The entry ban for non-Israelis arriving from Italy is already in effect, the Interior Ministry said Thursday.
At least 48 foreign nationals, including at least 19 Italians, were denied entry to the country after landing at Ben Gurion Airport on Thursday, and will be flown back to their country, the Interior Ministry said.
Israeli officials defended the far-reaching steps from criticism over the rising economic and diplomatic costs.
“With epidemics, before it happens they say you’re doing too much and afterward they say you did too little,” Health Ministry Director General Moshe Bar Siman-Tov said on Wednesday.
Israel did not believe it could prevent the virus from entering the country, he added, but could significantly slow its progress, minimizing its effects and preventing strain on the country’s health services.
Israel’s top infectious diseases official, Dr. Tal Brosh, said Thursday the measures were justified because Israel had easily controlled borders.
Asked in a Channel 12 interview why Israel was implementing much more drastic measures than European nations or the United States, Brosh, who leads the Health Ministry’s Infectious Diseases Unit, said, “There’s a difference with us. We’re a small country with hermetically sealed borders. We can control this. The US and Europe are wide open” and unable to meaningfully limit entry from affected areas.
Netanyahu, too, defended the measures: “I set a policy for Israel of over-preparation instead of under-preparation. There has been criticism of this, but I believed, and still believe, that a policy of exaggerated concern is the right policy because the health of Israel’s citizens is our top priority. So we took steps other countries have not taken,” he said in a Thursday statement.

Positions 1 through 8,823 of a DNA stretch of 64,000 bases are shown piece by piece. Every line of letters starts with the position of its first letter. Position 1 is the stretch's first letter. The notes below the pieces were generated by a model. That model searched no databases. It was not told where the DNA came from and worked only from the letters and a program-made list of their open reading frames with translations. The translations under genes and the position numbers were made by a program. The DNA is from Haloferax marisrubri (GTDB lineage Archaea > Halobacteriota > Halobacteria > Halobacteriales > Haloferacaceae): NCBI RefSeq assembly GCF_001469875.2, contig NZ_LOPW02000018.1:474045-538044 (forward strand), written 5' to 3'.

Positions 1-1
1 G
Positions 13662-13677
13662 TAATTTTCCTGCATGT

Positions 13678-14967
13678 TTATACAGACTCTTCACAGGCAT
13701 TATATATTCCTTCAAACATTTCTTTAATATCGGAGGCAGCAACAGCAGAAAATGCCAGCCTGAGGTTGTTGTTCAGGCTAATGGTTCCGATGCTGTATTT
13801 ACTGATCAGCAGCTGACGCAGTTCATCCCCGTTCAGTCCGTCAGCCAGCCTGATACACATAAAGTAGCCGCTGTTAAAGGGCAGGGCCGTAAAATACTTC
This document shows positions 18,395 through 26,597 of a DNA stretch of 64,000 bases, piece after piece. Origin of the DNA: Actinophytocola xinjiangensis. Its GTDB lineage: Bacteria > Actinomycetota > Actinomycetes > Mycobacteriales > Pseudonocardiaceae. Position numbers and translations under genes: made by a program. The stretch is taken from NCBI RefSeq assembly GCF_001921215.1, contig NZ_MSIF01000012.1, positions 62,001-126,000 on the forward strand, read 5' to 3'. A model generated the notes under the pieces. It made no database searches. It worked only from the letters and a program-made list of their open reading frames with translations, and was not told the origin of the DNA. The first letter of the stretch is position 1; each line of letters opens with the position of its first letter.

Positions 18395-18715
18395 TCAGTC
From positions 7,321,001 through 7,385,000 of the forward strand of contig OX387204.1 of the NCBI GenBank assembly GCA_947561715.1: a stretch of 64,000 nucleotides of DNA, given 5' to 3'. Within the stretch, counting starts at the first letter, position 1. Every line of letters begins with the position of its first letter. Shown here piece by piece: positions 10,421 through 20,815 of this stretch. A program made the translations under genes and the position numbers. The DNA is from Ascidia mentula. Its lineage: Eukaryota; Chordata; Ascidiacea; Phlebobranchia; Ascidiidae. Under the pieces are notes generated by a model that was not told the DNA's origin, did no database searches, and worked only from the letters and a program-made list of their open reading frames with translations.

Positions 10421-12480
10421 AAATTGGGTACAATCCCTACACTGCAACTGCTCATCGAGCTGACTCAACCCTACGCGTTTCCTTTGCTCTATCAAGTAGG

The fallout from the new measures has so far been felt most acutely in the tourism and air travel industries.
El Al, Israel’s largest airline, announced Thursday it was suspending multiple routes to affected countries. They include all Italian destinations, including Milan, Venice and Rome, as well as low-cost subsidiary Sun D’Or’s flights to Naples, all of which are suspended starting Friday. All flights to and from Thailand are canceled beginning March 3. The launch of the new direct route to Tokyo, which was set to open this week, will be delayed until April 4. Plus the suspension of flights to Beijing and Hong Kong is being extended until May 2.
El Al promised to refund all tickets on the affected flights.
The airline was among several companies that warned they faced dramatic financial consequences from the current situation.
Those complaints led to the establishment earlier this week of a cabinet-level committee headed by Finance Minister Moshe Kahlon charged with managing a government compensation scheme for airlines and other companies affected by the coronavirus measures.
Schools, too, are feeling the effects. The Education Ministry announced earlier this week it was canceling school trips abroad, especially the annual tours of Israeli high schoolers to Nazi concentration camps in Poland.
Header: People wearing face masks against the coronavirus at Ben Gurion Airport on February 27, 2020. (Avshalom Shoshani/Flash90)